Sunday 25 February 2018

Another worrying fall for Ireland's universities in global league table - and Trinity sent 'incorrect information'

Trinity College Dublin
Trinity College Dublin
Katherine Donnelly

Katherine Donnelly

Ireland’s has suffered another worrying fall in a universities’ global league table.

The country’s largest university, UCD, has dropped out of the top 200 in the prestigious UK-based Times Higher Education (THE) World University Rankings.

Meanwhile, the position of Trinity College Dublin (TCD)  is unknown after red-faced college officials admitted that the college had sent incorrect information to the ratings experts.

Trinity is traditionally ranked as Ireland’s leading university, but speculation in recent days suggested that a catastrophic fall was putting it outside the top 200, and below UCD.

But as a review of TCD data got underway, THE yesterday released a revised table with no ranking for Trinity, pending a recalculation.

Rankings editor, Phil Baty noted that they had been obliged to exclude Trinity from this year’s ranking “due to a unintentional submission error on their part, which is likely to have given them a lower ranking than would otherwise be the case.”

The publication of  the rankings and the UCD slide from 176th last year to somewhere between 201-250th this year  -  a second blow for Ireland in as many weeks after a poor showing  in the QS World University Rankings -   has sparked a new round of warnings about under-funding of third-level.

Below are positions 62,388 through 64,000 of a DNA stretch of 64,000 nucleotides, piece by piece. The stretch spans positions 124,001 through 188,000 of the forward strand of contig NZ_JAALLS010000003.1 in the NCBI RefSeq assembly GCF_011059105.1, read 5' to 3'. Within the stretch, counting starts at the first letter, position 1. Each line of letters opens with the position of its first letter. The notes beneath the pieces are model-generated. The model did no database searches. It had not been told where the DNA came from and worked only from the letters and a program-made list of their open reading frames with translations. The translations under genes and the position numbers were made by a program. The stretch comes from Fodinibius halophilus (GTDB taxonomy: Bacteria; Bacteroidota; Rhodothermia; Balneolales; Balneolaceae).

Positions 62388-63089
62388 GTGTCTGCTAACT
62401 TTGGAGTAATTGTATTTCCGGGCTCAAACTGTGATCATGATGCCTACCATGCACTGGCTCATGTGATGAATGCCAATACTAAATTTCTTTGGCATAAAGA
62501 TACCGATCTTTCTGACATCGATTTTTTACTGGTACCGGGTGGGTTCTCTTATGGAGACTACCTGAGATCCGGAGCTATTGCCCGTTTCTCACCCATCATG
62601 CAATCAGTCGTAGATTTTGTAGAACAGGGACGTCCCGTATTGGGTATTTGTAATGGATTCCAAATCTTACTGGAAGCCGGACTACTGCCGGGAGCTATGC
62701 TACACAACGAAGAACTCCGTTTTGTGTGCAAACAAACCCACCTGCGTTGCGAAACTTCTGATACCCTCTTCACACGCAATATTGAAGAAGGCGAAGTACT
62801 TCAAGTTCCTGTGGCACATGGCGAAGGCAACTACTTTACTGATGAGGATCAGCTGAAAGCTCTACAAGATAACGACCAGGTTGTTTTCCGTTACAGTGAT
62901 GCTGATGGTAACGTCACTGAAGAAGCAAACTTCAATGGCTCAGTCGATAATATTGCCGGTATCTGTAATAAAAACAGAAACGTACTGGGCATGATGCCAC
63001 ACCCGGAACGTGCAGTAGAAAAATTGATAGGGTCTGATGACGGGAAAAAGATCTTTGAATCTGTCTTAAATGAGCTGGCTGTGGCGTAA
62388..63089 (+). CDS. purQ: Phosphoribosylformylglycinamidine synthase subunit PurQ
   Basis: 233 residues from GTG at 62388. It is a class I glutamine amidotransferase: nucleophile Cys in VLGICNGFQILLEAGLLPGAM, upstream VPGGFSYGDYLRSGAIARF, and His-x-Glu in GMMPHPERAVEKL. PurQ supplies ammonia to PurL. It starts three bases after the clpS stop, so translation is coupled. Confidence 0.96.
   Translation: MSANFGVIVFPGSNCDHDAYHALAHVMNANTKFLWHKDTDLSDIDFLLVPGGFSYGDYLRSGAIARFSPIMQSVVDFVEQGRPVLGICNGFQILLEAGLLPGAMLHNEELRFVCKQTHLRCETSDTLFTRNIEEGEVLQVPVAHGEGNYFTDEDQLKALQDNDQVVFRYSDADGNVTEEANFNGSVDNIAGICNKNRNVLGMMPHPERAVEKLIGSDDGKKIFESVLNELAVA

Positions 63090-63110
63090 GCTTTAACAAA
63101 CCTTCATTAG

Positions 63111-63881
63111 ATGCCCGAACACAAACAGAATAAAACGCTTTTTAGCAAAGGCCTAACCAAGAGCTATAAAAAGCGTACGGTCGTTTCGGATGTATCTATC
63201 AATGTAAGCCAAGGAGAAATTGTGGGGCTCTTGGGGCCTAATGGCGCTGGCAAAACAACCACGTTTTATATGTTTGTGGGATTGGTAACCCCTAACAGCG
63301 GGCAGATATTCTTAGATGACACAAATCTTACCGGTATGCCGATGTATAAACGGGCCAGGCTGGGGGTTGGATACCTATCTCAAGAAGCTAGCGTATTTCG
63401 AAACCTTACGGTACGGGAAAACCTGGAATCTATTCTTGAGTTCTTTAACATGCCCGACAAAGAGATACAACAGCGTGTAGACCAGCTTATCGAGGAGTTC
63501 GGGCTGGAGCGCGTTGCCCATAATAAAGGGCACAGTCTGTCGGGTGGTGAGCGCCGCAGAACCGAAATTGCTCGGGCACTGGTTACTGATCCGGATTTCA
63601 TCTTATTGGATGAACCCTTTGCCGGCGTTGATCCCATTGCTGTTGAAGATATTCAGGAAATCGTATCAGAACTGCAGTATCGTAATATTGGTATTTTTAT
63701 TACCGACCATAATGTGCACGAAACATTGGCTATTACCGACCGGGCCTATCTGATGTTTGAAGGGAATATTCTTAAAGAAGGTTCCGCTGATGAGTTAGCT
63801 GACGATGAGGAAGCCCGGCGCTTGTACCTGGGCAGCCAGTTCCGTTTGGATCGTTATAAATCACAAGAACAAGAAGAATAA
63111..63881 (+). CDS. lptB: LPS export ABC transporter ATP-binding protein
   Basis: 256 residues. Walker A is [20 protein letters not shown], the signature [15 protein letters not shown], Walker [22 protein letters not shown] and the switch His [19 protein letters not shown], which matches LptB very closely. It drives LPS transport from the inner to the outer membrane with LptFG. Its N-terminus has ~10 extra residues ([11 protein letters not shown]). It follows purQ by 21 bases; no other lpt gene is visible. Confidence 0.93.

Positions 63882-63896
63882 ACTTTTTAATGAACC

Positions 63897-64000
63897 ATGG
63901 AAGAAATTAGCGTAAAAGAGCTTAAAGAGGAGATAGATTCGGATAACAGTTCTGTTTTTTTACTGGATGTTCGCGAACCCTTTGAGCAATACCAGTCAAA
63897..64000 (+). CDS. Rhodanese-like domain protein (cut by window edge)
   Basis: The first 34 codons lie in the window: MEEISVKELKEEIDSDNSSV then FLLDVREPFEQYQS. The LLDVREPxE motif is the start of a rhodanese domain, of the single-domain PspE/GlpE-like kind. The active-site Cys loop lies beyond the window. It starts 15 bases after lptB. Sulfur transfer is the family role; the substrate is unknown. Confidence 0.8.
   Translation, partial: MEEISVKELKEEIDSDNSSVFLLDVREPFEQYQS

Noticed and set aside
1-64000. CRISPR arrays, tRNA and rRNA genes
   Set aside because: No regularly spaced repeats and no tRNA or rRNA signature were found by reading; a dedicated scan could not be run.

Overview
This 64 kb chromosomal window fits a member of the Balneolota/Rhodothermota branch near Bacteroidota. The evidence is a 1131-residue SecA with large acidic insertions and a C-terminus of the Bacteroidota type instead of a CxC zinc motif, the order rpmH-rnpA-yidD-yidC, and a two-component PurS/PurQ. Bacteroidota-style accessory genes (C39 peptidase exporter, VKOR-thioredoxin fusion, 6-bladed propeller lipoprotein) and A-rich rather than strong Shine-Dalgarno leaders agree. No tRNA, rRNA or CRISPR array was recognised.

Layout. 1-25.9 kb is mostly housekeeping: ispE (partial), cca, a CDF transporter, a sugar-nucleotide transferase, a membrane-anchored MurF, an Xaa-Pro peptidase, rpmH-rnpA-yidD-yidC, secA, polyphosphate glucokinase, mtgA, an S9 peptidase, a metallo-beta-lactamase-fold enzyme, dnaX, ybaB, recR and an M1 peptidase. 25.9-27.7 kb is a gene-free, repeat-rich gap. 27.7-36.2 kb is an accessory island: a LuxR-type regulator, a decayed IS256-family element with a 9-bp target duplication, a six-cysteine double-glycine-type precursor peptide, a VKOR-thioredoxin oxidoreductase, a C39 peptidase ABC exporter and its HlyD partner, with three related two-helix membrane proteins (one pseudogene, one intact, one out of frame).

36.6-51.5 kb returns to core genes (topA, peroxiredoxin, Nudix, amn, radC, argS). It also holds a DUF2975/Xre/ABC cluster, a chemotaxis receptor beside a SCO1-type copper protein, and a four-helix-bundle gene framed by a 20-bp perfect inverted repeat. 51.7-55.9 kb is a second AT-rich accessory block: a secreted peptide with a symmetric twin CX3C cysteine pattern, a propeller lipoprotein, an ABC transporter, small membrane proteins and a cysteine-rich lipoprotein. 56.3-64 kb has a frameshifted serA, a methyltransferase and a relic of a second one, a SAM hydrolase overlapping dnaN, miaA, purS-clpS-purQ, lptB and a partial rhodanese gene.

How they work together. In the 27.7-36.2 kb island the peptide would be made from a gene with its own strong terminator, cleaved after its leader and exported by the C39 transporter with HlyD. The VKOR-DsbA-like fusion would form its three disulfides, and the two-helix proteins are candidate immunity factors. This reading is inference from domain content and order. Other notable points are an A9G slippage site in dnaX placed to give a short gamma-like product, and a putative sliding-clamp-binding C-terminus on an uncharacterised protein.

After eight years of cuts, the seven universities are receiving  €1,838 less per student than they did in 2007/08, as a result of a 50pc cut in State grants, and rising student numbers.

Mr Baty described the 2016 rankings as “bad news for Ireland; the country’s best universities are struggling.”

He said while the root of the problem was the increased competition among the world’s elite universities, particularly those in Asia, “it seems clear that the major funding cuts endured by Ireland’s universities are causing problems.

On the positive side, he noted that both NUI Galway and The Royal College of Surgeons in Ireland - both of which join UCD in the 201-205 band -  have made gains in the table.

But, Mr Baty warned that “most global attention will be focussed on Ireland’s two flagship institutions - the global magnets for talent — and a strong message should go out that these institutions should be protected as national assets.

“Ireland is one of the lowest investors in higher education among all OECD countries and you simply cannot sustain world-class universities on the cheap.”

UCD president Prof Andrew Deeks said the university has consistently performed in areas under its control, “and these rankings show that we have maintained strong output against a backdrop of falling State investment”.

Maynooth University president  Professor Philip Nolan said Irish universities were “in general, falling rapidly in world rankings as the impact of a decade of austerity and under-funding shows in our worsening staff:student ratio and a greatly reduced capacity to conduct world-class research

He said it was generally accepted that the Irish university system was in crisis, but “despite the excellent analysis and proposals presented in the recent Cassells report, we are too slow to act.

“This inaction threatens the very future of our university system.  The Irish university system is, right now, world class, but it won’t be for long”.

Meanwhile, Dublin City University (DCU) , whish is ranked between 401-450th in the THE table. has risen two places , to 44th position, in  a separate QS ranking of the world’s top 50  young universities.

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